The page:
How the Senior Year Experience Works - Apr 22, 2010 - University News - UW-Superior News and Events

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How the Senior Year Experience Works

Posted on Apr 22, 2010
The Senior Year Experience varies from program to program. See what students do in business, biology, music and video production.

How the Senior Year Experience works

The Senior Year Experience has some common requirements for all students. For instance, each student must make some sort of public presentation, exhibition, performance or display to demonstrate that he or she can effectively speak or perform before an audience. But how students actually complete their Senior Year Experience varies depending on their fields of study.

Here are some examples:


In accounting, students incorporate their knowledge by working in teams to complete a business case study that covers all facets of accounting, such as taxes, auditing and cost accounting. In transportation and logistics management, students must complete an internship and make a public presentation about their experience.

Bruce Kibler's management students this year are working online with students from a German university. The students form teams to run a simulated company, making all management decisions in operations, human resources, marketing, finances and other key areas. They also create a strategic plan for the next three years. They cap it with joint presentations.

"Some of the teams are all U.S. students, but most are a mix of Germans and American, and they must coordinate their decision-making across cultures, across languages and across time zones," he said.

"We like the diversity of approaches," said Dr. Greg Trudeau, chair of the Department of Business and Economics.


In the Music Department, students completing a bachelor of music education degree complete student teaching assignments while students completing the bachelor of music degree plan and present a senior recital.

(See how Marinos Glitsos prepared for his Senior Year Experience)

Students completing bachelor of arts or bachelor of science degrees have the options of performing a recital or a lecture recital, or completing and presenting a research paper. For instance, one student majoring in music with a minor in legal studies drew on both areas to present a research paper about music copyright laws.

Department Chair Dr. Beth Gilbert said the Senior Year Experience shows what a student has learned, but also is a learning experience itself. "It's a continuation of the learning experience to pull together that senior recital, do that student teaching, or research and write that paper," she said.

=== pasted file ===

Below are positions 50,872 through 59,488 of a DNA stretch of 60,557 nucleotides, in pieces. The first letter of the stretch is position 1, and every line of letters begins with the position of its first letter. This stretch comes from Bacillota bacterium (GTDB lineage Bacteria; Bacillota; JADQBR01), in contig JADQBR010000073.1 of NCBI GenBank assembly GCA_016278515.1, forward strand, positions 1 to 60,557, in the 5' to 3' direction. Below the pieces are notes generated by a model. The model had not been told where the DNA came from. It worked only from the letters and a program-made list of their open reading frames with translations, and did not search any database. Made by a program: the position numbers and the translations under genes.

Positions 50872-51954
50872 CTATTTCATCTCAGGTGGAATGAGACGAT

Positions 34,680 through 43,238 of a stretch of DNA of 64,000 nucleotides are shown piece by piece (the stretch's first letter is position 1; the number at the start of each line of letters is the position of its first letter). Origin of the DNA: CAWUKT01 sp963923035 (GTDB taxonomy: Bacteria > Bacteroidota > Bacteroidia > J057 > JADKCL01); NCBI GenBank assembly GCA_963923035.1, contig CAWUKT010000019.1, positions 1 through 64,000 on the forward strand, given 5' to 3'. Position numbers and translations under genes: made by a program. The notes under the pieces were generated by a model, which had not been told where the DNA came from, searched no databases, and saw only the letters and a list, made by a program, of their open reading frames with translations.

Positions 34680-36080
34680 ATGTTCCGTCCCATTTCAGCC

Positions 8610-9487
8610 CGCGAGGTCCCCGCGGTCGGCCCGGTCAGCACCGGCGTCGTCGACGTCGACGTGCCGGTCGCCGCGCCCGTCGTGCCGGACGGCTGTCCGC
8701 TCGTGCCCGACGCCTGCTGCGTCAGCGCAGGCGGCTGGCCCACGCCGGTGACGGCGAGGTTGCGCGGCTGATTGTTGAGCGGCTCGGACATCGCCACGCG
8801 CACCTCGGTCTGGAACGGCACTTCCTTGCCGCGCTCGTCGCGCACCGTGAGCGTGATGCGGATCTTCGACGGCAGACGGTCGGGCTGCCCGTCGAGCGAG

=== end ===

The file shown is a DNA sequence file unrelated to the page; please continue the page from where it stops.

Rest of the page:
Students majoring in biology have three options in choosing a Senior Year Experience: undergraduate research, an internship or a research paper. All require an oral presentation to the public and most require a paper.

(See how Kevin Anderson prepared for his Senior Year Experience.)

The goal of the Senior Year Experience depends on the student.

"For students with a research project, my goal is to provide them with a graduate-level experience that will give them the edge they need to get into a graduate program or to be competitive for employment right out of college," said biology professor Dr. Ed Burkett.

Students pursuing internships must work 50 hours for each academic credit they earn. Students typically gain career exposure at a biology-related organization in the area, such as UW-Superior's Lake Superior Research Institute, or the Environmental Protection Agency lab, Lake Superior Zoo or the Great Lakes Aquarium, all in Duluth. These opportunities often result in job offers after students graduate.

Seniors present their projects at a daylong symposium that the Natural Sciences Department has held for many years. Their presentations are considered a key part of their work.

"If students enter this profession, they have to be able to communicate, both orally and in a written format," Burkett said. "It's a skill that if they do not have it, they won't be successful. This is their opportunity to learn how to present and write formally, and it's a skill they can use to be more successful."

Video Production

Seniors majoring in video production create a video for their senior experience.

"It's a video of their own creation," said associate professor Brent Notbohm. "It takes them from conception through completion, with the final project ready for an audience."

(See how Zach Anderson prepared for his Senior Year Experience.)

Each video gets its world premier at the Communicating Arts Department's annual Film and Video Showcase held each May in Kathryn Ohman Theater.

Although the video project technically is a one-semester course, most students spend much more time on it. Notbohm advises students throughout the process, approving scripts and overseeing their work in the editing studio.

For the students, the Senior Year Experience video is the final step in a program that has led them through the complexities of video production.

"Usually in our program people make three videos in the course of their studies. The first is in a class, the second is through University Video Production, and the third is their Senior Year Experience video," Notbohm said. "Each of these videos gets better and better. They learn techniques, tools and technology, and are able to refine their own ability."

Learn more about the Senior Year Experience.

News Contact: Al Miller | 715-394-8260 | amiller{atuws}
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